For instance, TSS is a common measurement within aeration basins indicating the concentration of microorganisms present (MLSS – mixed liquor suspended solids). By utilizing a sensor that includes TSS in combination with COD, the operator would have all information necessary for monitoring the food to microorganism ratio (F/M ratio). Monitoring several parameters with a single sensor can provide additional value by acquiring valuable data from a single sensor. We suggest you check the list of parameters available for each sensor when choosing a UV Vis sensor (Table 1).
Table 1. IQ SensorNet UV Vis Spectrophotometer Sensor Types include CarboVis, NitraVis, NiCaVis,UVT-254, and NOx.
YSI, unlike other manufacturers, offers single-wavelength and spectral sensors where 256 wavelengths of UV and visible light are scanned per measurement to get a concentration of your desired parameter. These sensors measure absorbance at each wavelength to produce a ‘spectral footprint’, providing better precision and accuracy than single-wavelength sensors as absorption by a molecule occurs over a band of wavelengths, rather than just one. The additional wavelengths result in several benefits including more absorption data for each parameter, an array of wavelengths for turbidity correction, and even help detect different forms of organic molecules.
The 256 wavelengths scanned by UV Vis spectral sensors range from 200 to 720nm (Figure 1) across both UV and visible wavelengths, whereas the 256 wavelengths scanned by UV spectral sensors span between 200 and 390nm, allowing UV sensors to measure and differentiate between nitrate and nitrate. Nitrate and nitrite normally absorb at the shorter UV wavelengths (<250nm), while the organic molecules absorb most strongly at UV wavelengths between 250-350nm. Absorbance across 380 to 720 nm is from turbidity measured and corrected for with each measurement (Smith, 2019).
Figure 1. Ultraviolet and visible spectrum of light from 200-720 nm. Nitrate and nitrate primarily absorb UV light from 200-250 nm and organic molecules from 250-350 nm. Turbidity absorbs light from 380-720 nm.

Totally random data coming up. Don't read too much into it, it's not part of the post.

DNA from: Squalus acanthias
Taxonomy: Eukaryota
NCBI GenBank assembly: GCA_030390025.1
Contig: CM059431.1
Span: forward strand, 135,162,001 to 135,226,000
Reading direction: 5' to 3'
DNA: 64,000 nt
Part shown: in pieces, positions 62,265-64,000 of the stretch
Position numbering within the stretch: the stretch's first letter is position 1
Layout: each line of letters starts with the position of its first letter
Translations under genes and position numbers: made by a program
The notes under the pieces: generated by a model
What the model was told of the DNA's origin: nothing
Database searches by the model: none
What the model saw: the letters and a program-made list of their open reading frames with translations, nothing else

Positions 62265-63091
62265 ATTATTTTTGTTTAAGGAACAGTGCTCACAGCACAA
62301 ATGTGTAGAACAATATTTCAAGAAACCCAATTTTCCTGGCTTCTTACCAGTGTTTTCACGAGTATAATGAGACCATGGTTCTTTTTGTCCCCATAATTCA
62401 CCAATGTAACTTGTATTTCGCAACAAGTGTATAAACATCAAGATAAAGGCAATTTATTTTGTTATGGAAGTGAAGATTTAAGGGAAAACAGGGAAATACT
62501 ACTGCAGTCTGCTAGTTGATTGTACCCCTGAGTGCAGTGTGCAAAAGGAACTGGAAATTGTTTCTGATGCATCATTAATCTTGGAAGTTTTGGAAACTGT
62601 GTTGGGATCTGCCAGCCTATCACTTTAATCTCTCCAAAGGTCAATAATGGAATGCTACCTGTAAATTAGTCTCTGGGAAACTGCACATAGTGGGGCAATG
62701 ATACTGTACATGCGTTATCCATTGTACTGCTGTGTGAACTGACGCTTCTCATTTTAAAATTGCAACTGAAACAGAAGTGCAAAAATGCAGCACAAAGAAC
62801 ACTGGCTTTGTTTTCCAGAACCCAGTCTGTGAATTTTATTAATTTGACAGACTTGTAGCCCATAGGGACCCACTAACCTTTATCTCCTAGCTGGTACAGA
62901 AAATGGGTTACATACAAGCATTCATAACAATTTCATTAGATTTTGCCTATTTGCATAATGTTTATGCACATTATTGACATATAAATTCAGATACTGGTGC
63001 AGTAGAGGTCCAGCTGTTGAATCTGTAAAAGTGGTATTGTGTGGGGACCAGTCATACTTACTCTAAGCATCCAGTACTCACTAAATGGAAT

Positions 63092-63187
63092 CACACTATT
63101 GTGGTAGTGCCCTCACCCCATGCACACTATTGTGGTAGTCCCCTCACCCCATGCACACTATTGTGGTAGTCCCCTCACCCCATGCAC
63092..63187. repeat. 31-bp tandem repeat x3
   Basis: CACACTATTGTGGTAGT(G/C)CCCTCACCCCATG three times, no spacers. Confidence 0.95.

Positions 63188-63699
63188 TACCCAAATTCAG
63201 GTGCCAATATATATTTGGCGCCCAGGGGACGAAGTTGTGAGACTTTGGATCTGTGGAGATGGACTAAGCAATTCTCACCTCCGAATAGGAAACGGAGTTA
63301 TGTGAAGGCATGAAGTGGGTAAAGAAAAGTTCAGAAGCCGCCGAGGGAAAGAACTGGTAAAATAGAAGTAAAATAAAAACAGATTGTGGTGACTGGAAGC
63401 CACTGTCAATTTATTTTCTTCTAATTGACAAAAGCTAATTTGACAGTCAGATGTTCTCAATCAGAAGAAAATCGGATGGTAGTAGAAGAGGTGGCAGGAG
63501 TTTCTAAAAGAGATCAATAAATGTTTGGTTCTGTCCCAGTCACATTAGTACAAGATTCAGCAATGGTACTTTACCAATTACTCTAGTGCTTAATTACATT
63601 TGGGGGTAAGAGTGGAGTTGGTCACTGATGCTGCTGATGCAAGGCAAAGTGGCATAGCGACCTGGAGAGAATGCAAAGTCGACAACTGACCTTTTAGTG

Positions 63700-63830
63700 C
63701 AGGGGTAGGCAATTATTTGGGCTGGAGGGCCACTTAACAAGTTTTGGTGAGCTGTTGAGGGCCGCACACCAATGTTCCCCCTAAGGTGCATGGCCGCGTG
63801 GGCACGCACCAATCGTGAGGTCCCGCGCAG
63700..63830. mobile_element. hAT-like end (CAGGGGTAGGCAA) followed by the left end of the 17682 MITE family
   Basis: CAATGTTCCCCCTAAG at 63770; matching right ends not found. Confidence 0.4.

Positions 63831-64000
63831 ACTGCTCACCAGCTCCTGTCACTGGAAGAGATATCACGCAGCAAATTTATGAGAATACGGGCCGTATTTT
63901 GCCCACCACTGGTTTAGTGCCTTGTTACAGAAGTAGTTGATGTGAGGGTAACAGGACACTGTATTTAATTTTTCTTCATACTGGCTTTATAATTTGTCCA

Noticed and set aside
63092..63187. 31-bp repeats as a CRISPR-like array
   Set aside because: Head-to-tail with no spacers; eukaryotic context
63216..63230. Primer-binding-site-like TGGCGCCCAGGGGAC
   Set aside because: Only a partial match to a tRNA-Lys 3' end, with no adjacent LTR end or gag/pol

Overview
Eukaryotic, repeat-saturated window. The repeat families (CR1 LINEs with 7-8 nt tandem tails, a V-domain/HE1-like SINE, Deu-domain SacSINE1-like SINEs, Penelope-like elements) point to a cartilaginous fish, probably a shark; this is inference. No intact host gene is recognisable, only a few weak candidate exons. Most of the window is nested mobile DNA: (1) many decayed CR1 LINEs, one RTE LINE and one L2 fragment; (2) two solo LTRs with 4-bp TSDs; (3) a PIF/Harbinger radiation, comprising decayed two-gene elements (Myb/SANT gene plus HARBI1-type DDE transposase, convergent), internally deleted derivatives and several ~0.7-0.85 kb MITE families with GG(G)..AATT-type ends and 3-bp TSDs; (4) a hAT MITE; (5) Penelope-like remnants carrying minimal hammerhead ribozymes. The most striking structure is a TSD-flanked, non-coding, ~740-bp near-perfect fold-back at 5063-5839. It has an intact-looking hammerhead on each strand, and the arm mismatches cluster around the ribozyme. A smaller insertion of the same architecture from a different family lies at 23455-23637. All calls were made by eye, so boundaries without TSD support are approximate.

However, there are two single-wavelength sensors that use the absorbance of one wavelength to determine the concentration of a particular parameter. The UVT-254 sensor (or SAC-254) measures the transmission or absorbance (%) of light at the 254nm wavelength. Ultraviolet light at 254nm is absorbed by organic molecules, making this sensor convenient for trending organics concentration within drinking water and wastewater. With the UVT-254 sensor, a correlated value of COD, BOD, and TOC can be reported with an accurate calibration and a second wavelength (550nm) is measured for turbidity correction. The NOx sensor measures the sum of nitrate (NO3-N) and nitrite (NO2-N) using a single wavelength which can be sufficient for monitoring nitrogen in some biological nutrient removal applications.
Even though single-wavelength sensors can provide valuable data and trending, they are limited in accuracy and repeatability compared to the spectral sensors. With the single-wavelength measurement and turbidity correction, these sensors may not detect some forms of organic molecules, cannot differentiate between nitrate/nitrite, and do not compensate for turbidity as accurately.
Both the single-wavelength and spectral sensors provide benefits, so which one is best for your application? The single-wavelength sensors can provide trending for organics or NOx at a reasonable price, and there are applications such as UVT-254 for UV disinfection, which specifically utilize single-wavelength sensors. As spectral sensors are calibrated to specific applications (influent, secondary treatment, effluent) and can scan 256 wavelengths, they provide higher accuracy, higher repeatability, and better correction for turbidity than single-wavelength sensors.